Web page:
Studies that have examined fertility and pregnancy outcomes in women with psoriasis have reported conflicting findings, mainly due to limitations of study design. Most studies had small sample sizes (<100 women) and were therefore too small to detect significant differences. In addition, most studies lacked a matched comparison group and hence were unable to estimate the association of fertility and adverse pregnancy outcomes in women with psoriasis, when compared with the general population.
Therefore, in this very recent, large population-based cohort study from the UK, researchers aimed to investigate fertility rates and pregnancy outcomes in patients with psoriasis, compared with matched, non-psoriatic controls. They used data from 887 primary care practices, who contributed to the UK Clinical Practice Research Datalink GOLD database between 1998 and 2019. Overall, there were 4,224,536 female patients in the dataset, 63,681of whom had psoriasis. Of these, 3252 (5.1%) were classified as having moderate-to-severe disease, defined as having been prescribed systemic treatments (methotrexate, apremilast, ciclosporin etc), phototherapy or biologic therapies (adalimumab, secukinumab, ustekinumab etc). For each patient with psoriasis, 5 comparators without psoriasis were identified. The median follow-up was 4.1 years.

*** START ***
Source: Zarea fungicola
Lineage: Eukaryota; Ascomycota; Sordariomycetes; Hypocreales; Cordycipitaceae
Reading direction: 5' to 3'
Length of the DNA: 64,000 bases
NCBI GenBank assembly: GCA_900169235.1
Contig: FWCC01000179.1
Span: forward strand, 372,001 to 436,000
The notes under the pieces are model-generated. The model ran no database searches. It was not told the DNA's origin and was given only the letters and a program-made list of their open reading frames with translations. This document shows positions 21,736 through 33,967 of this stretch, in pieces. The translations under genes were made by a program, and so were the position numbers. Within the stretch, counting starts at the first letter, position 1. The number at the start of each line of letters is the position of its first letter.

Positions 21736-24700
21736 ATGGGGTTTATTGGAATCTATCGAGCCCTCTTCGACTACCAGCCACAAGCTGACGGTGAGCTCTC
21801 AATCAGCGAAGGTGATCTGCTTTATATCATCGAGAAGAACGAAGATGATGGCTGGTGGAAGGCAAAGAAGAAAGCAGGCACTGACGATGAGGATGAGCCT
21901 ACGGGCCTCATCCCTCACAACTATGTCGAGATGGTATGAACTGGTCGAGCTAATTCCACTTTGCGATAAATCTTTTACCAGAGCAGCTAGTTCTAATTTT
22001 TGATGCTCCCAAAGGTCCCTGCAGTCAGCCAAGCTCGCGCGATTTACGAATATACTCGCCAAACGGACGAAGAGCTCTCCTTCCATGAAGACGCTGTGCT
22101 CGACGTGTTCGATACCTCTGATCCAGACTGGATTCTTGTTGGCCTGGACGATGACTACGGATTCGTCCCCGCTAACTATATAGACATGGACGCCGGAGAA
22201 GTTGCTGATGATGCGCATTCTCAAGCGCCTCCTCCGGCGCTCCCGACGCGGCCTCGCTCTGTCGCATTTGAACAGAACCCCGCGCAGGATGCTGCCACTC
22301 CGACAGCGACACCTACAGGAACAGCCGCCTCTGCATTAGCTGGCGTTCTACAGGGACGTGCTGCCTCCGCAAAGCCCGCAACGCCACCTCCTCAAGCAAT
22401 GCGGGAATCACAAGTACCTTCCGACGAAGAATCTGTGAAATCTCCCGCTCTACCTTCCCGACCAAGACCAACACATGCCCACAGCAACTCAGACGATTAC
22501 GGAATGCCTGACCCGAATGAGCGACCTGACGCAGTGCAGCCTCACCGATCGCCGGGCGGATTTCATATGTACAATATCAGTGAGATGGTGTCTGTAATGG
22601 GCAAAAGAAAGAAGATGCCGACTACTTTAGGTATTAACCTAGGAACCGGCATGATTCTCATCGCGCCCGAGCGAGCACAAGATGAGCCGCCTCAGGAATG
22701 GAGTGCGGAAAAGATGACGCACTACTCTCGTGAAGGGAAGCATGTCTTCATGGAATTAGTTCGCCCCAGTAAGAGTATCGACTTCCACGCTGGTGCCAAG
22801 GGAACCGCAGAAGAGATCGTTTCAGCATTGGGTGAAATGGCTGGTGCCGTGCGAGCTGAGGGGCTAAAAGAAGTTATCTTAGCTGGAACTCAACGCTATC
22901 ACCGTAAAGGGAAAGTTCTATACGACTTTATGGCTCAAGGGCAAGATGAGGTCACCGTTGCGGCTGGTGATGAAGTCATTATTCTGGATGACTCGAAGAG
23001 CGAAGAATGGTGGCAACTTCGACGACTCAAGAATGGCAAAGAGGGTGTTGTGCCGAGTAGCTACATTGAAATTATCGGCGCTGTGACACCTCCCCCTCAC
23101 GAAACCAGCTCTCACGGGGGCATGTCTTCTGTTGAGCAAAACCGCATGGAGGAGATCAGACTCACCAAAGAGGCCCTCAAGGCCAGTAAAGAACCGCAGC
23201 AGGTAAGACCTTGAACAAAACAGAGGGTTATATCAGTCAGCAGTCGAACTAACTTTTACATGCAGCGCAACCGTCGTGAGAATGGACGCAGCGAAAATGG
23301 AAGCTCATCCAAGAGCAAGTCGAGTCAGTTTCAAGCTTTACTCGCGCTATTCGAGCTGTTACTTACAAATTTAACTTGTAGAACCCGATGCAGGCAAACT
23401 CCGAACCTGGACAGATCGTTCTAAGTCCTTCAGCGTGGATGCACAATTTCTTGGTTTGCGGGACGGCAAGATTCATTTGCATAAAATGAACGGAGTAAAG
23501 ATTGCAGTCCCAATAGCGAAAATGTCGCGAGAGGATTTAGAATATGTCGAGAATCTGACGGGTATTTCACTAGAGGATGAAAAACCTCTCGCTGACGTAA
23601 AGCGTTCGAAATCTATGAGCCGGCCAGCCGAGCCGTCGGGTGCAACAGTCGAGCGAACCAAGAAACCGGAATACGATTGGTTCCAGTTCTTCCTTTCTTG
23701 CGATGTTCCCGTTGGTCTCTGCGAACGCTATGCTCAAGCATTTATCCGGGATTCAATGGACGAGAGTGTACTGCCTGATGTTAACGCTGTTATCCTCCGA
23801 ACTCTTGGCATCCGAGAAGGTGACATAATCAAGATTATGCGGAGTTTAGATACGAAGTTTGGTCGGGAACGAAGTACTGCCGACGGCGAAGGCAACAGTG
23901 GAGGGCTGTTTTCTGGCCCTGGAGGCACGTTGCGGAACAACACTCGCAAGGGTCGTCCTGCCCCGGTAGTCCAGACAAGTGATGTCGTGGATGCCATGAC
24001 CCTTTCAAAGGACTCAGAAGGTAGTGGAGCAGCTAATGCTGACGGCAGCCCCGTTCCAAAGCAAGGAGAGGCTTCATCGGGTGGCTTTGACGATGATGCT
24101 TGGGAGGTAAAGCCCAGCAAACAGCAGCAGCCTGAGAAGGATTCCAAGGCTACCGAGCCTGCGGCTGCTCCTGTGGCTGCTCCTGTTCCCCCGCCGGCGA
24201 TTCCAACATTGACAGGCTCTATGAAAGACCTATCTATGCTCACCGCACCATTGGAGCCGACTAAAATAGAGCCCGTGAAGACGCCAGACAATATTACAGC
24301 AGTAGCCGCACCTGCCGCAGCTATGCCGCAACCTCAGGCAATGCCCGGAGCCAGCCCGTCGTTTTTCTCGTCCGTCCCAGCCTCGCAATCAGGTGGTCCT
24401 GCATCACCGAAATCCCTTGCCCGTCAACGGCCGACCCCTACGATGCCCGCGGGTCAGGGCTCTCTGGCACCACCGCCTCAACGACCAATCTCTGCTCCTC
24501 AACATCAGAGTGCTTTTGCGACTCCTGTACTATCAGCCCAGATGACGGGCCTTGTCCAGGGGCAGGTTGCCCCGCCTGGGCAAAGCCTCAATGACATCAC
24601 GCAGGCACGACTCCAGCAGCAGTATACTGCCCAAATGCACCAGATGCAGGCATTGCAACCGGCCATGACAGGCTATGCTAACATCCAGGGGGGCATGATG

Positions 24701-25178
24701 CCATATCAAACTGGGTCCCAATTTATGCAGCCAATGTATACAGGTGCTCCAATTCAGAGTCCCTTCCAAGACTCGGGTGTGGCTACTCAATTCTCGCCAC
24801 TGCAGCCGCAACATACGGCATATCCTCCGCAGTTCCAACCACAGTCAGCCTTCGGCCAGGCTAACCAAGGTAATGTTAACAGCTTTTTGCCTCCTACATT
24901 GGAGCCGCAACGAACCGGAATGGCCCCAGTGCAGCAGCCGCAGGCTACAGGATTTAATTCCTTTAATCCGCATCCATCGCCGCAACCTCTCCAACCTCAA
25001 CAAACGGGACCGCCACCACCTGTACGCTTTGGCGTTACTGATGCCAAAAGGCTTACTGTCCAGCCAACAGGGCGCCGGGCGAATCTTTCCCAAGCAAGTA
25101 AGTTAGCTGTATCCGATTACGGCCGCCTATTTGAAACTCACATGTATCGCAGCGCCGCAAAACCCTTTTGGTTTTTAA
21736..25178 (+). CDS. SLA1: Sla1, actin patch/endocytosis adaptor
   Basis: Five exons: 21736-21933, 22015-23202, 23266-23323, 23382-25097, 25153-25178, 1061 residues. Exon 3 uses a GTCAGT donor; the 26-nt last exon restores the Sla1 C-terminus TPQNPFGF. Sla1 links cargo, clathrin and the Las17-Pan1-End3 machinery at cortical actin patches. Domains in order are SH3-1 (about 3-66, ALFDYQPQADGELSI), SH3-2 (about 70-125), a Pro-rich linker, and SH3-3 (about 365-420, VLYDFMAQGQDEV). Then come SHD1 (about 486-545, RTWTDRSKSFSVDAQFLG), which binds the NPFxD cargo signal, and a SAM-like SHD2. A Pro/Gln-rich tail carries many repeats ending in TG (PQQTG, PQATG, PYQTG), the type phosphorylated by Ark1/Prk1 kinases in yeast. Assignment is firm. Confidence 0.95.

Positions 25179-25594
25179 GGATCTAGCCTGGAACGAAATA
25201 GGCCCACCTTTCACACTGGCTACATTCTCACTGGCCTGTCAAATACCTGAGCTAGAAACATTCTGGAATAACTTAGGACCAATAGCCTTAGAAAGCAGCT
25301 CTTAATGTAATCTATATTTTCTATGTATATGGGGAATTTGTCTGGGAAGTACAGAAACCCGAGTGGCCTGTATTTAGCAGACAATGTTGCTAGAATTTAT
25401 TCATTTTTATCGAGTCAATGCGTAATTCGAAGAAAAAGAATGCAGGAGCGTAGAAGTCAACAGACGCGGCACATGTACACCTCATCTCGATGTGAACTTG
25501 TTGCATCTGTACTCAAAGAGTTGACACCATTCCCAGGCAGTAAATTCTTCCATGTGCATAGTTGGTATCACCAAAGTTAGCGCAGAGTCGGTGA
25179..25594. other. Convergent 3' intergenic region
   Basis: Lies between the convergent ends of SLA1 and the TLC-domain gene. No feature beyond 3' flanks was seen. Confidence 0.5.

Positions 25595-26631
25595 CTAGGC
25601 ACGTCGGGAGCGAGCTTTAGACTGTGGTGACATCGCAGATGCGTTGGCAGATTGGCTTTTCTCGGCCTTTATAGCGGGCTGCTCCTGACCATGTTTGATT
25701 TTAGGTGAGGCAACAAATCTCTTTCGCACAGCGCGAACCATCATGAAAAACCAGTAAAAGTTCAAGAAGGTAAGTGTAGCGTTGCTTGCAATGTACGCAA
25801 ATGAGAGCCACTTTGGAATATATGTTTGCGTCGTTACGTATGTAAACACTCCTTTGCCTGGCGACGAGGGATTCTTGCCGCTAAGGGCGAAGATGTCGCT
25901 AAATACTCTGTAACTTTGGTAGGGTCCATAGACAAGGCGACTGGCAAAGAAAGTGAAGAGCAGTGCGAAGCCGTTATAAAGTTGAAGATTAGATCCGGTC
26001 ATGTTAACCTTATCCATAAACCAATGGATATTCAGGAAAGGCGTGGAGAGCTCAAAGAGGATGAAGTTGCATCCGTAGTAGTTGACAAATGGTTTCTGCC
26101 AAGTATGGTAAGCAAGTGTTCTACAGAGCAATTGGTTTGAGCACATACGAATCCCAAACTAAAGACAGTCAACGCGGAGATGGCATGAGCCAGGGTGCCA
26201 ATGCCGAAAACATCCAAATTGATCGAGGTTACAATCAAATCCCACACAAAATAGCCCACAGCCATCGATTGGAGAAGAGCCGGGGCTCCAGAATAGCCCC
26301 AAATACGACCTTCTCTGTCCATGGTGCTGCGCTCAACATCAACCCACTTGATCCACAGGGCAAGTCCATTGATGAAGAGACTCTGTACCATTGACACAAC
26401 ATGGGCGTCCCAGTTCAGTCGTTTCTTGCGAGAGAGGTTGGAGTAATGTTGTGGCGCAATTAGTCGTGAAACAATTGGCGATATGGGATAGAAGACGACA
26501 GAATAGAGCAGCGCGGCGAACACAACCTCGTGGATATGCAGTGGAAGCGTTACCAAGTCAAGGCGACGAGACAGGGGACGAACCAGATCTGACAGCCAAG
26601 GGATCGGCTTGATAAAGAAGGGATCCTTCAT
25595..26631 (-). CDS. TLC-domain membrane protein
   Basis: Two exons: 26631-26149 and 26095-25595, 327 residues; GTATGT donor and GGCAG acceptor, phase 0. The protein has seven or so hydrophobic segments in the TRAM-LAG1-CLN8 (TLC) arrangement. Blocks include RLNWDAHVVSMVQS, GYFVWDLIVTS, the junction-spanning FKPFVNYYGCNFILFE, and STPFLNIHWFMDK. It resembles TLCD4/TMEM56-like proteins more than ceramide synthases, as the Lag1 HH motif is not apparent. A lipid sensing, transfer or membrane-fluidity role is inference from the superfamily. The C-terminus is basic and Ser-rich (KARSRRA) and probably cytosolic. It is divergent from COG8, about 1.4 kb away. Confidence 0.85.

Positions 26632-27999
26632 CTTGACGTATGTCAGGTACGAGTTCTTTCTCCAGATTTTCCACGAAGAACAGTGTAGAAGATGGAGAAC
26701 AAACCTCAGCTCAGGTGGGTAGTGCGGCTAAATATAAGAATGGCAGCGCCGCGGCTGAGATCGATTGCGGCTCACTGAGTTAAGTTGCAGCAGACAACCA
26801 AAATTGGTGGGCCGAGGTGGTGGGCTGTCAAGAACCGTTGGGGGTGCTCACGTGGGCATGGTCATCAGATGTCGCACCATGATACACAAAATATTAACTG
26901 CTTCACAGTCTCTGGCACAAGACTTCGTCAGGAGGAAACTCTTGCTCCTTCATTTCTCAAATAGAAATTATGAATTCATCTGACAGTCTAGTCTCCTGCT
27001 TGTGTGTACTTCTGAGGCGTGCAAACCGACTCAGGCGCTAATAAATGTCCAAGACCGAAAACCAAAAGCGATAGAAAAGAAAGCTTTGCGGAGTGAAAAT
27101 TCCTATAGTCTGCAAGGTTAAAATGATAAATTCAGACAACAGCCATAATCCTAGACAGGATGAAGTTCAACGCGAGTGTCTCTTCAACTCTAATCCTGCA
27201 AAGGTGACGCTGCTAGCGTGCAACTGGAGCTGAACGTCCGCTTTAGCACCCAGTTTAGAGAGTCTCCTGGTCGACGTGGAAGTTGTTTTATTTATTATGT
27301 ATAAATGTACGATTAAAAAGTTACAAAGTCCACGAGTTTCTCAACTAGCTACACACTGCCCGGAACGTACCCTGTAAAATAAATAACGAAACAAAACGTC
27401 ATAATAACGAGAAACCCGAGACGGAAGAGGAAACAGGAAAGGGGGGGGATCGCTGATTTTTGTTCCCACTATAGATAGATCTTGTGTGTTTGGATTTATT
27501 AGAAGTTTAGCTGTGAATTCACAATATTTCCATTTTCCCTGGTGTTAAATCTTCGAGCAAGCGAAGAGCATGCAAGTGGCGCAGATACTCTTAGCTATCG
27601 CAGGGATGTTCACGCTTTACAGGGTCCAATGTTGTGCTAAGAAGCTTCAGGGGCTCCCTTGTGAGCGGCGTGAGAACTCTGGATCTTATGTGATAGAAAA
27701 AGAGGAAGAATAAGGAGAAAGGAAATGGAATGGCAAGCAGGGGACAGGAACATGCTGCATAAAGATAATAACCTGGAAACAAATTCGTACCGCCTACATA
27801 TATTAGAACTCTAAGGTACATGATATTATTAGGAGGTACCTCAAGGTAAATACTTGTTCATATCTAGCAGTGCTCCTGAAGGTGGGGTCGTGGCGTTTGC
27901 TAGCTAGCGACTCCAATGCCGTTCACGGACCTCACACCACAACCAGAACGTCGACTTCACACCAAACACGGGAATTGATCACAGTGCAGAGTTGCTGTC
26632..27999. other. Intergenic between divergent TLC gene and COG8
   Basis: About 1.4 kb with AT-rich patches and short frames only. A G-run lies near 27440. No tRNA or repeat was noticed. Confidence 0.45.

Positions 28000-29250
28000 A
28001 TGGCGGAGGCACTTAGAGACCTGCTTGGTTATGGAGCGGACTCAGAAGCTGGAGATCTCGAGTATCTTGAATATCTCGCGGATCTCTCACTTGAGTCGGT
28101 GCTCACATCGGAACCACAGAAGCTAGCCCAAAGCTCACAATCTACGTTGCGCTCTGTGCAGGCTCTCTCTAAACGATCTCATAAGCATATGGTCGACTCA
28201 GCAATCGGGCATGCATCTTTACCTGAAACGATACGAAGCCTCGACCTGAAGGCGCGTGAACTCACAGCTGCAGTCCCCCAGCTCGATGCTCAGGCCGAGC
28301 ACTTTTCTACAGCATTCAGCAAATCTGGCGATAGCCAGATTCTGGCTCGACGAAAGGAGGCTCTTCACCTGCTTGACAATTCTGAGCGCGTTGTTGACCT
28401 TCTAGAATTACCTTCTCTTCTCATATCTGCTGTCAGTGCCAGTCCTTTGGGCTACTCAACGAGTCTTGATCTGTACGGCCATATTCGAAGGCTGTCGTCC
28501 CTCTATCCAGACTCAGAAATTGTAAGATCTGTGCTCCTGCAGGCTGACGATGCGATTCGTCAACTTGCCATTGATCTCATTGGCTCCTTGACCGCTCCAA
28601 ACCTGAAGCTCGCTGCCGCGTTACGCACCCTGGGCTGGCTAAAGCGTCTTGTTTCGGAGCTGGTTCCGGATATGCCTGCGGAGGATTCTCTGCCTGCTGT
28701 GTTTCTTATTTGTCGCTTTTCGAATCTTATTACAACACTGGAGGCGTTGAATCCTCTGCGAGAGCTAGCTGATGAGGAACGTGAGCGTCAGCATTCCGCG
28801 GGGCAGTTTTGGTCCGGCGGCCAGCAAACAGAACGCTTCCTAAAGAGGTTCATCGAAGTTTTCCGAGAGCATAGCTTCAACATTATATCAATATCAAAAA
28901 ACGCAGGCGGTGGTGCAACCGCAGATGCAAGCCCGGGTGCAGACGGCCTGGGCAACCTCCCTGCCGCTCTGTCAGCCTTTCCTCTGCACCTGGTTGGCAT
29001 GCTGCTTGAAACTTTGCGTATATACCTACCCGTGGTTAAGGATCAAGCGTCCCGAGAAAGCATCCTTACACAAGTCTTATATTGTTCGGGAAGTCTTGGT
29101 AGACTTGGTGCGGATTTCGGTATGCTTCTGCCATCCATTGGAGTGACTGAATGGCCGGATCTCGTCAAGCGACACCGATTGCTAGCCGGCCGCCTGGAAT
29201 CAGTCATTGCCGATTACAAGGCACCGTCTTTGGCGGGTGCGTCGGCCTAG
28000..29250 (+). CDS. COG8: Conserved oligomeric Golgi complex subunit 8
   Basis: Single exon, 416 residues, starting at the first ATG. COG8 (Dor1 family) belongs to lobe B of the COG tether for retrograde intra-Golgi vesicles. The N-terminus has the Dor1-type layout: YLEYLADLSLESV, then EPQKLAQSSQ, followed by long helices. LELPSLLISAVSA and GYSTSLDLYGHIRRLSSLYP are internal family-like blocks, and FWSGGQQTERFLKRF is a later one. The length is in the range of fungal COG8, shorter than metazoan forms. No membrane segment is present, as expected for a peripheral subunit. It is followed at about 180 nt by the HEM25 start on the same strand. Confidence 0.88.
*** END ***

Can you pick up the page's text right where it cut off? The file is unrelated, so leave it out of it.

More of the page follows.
Outcome measures included pregnancy losses (including miscarriages, ectopic pregnancy, and any unspecified loss), antenatal haemorrhage, hypertension, gestational diabetes, preeclampsia, and caesarean section.
Results showed that overall, women with psoriasis had higher fertility rates than controls, but that women with moderate-severe psoriasis had lower fertility rates. They also found that patients with psoriasis had a slightly higher risk of pregnancy loss. However, there were no significant differences between the groups in the risks of antenatal haemorrhage, gestational hypertension, gestational diabetes, pre-eclampsia, or caesarean delivery.
For most women with psoriasis these findings are reassuring. They show that for the majority (95%), fertility rates are actually higher than in controls. Overall, fertility rates in women with psoriasis follow national trends. In the group with moderate-severe disease, however, fertility rates were significantly (25%) lower, and the researchers speculate on what mechanisms might account for this. Their observation that women with psoriasis had a statistically higher risk of pregnancy loss, needs to be treated with caution, because it really is only a slight increase, of little practical significance. It was also reassuring that there was no significant increase in risk of other pregnancy-associated complications.
The take-home message is that whilst women with moderate-to-severe psoriasis may find it more difficult to conceive, when they do, they (as with those with mild psoriasis) do not have a significantly increased risk of pregnancy-associated complications.
Chen TC, Iskandar IYK, Parisi R, et al. Fertility Trends and Adverse Pregnancy Outcomes in Female Patients with Psoriasis in the UK. JAMA Dermatol. 2023; 159:736-744.